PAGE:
New faces, old name. The WHA is now more than just a rotisserie league, with the announcement today of stadium deals in six cities and negotiations going on in two others.
Bobby Hull, the original marquee player of that old WHA is the corporate face for the new adventure with the old name. Hull fronted today’s Toronto news conference as the fledgling league announced that its first six franchises at least have a place to skate come October.
Halifax, Nova Scotia, Quebec City, Quebec, Pontiac, Michigan, Dallas, Texas, Jacksonville and Orlando, Florida have all signed lease agreements in their respective cities. Franchisees in Toronto and Hamilton are still finalizing details in their communities and a group from Cincinnati is hanging around kicking tires.
Hull said that most likely the circuit will be an 8 team league by September but there is the possibility of putting 10 or 12 teams on the ice. More is expected to be learned about that as they get close to their first ever draft on July 10.
WHA execs figure the composition of each team will be that of 6 players with NHL experience, 6 from the AHL and 6 drafted from junior hockey, high on the wish list for the anxious to launch project is junior hockey phenom Sidney Crosby. With a salary cap of 15 million and a limit to one marquee player of 5 million dollars, Crosby might gobble up a lot of initial salary. However, before everyone gets too excited most hockey observers suggest Crosby will remain on his path to land in the NHL.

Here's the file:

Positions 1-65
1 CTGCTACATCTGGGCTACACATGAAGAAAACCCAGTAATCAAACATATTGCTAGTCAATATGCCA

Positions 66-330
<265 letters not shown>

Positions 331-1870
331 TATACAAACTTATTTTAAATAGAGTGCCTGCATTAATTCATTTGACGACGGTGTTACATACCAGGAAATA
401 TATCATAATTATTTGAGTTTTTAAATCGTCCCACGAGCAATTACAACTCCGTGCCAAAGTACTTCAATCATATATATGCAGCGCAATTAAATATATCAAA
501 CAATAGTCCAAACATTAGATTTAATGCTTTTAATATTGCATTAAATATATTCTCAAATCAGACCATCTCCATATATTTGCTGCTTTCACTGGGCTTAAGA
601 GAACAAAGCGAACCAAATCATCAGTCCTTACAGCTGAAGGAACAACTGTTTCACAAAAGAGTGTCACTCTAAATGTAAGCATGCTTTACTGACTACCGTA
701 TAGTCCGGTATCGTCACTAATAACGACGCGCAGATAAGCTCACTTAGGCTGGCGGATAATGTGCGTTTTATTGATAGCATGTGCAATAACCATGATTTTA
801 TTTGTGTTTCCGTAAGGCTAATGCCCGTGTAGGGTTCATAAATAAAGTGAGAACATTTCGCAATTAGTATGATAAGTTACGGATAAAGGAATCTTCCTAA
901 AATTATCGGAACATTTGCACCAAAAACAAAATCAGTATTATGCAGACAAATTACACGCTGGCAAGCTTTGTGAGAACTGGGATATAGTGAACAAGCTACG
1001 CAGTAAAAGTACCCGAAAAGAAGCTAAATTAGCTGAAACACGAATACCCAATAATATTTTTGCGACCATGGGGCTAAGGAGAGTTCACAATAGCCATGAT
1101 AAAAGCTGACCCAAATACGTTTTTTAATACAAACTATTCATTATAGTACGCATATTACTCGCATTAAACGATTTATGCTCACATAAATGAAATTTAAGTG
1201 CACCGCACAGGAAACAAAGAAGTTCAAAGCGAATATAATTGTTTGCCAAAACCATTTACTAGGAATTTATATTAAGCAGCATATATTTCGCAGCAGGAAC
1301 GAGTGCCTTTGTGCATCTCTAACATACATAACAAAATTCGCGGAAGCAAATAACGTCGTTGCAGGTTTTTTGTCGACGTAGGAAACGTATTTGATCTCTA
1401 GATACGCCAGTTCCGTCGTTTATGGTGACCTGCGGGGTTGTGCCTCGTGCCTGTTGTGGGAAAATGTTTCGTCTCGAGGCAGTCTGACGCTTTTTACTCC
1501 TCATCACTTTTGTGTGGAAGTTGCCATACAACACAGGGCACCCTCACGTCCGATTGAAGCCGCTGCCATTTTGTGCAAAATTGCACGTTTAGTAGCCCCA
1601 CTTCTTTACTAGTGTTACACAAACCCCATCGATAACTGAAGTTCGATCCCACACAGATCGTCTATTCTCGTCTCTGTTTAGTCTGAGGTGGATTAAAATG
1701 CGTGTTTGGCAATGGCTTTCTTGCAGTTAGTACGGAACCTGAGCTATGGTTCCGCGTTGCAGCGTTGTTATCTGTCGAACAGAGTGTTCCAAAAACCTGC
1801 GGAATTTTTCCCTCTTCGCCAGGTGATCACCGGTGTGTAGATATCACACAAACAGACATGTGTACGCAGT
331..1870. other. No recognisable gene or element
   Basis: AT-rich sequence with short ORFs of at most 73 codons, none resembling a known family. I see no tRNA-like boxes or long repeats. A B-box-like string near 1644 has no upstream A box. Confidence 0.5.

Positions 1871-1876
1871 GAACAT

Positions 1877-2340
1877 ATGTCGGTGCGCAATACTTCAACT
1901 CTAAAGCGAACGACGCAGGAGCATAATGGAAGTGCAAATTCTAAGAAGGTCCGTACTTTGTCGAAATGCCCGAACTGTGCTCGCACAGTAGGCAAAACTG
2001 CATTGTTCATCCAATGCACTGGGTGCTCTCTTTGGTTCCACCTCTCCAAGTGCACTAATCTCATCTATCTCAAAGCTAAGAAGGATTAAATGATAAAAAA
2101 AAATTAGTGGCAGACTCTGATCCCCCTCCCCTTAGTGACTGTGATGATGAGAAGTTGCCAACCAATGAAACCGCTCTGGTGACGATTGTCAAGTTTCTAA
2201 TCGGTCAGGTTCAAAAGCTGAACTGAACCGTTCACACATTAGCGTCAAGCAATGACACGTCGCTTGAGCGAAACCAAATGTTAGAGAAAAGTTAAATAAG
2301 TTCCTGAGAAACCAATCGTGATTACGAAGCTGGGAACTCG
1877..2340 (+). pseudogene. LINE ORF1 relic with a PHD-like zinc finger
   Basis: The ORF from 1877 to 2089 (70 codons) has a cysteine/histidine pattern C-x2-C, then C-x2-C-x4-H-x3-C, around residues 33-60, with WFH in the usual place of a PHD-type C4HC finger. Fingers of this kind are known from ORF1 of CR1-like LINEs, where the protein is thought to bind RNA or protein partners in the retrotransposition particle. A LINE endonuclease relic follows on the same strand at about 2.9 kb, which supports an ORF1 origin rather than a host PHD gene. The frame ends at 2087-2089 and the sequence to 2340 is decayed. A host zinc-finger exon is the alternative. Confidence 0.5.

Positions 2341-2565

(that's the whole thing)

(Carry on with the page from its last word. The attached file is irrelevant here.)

But with the NHL labour woes about to take things up another notch, there will be a lot of unrestricted NHL free agents looking for work. If the NHL arenas are dark for the start of next year and for who knows how the long, the new league may just find a large number of familiar names checking out the new employment options.
If nothing else the new league thinks big, the Detroit team will play in the Pontiac Silverdome with seating for 30,000 fans. Should Toronto get their stadium deal in place they will call the Skydome home with seats for 14,000 with an expansion of another 6,000 possible if necessary, it also sets up the opportunity for open air hockey live in Toronto. In a salute to it’s WHA past, the Toronto franchise will be called the Toro’s.
Pro Hockey will return to Le Colisee in Quebec for the first time since the Nordiques left the city for Colorado. The only real eyebrow raisers in the cities named were the two Florida franchises, neither of which can really claim any great hockey tradition. But then this is a year when a team from Tampa won the Stanley Cup, so perhaps the WHA will find itself in the right place at the right time.
At any rate, talk is cheap. And it may all turn to dust should the NHL and its players, settle their differences and return to the ice in September. For now though the dreams are in colour and the hopes are high. All that’s left is to stock the teams, drop a puck and see if anyone comes out to watch.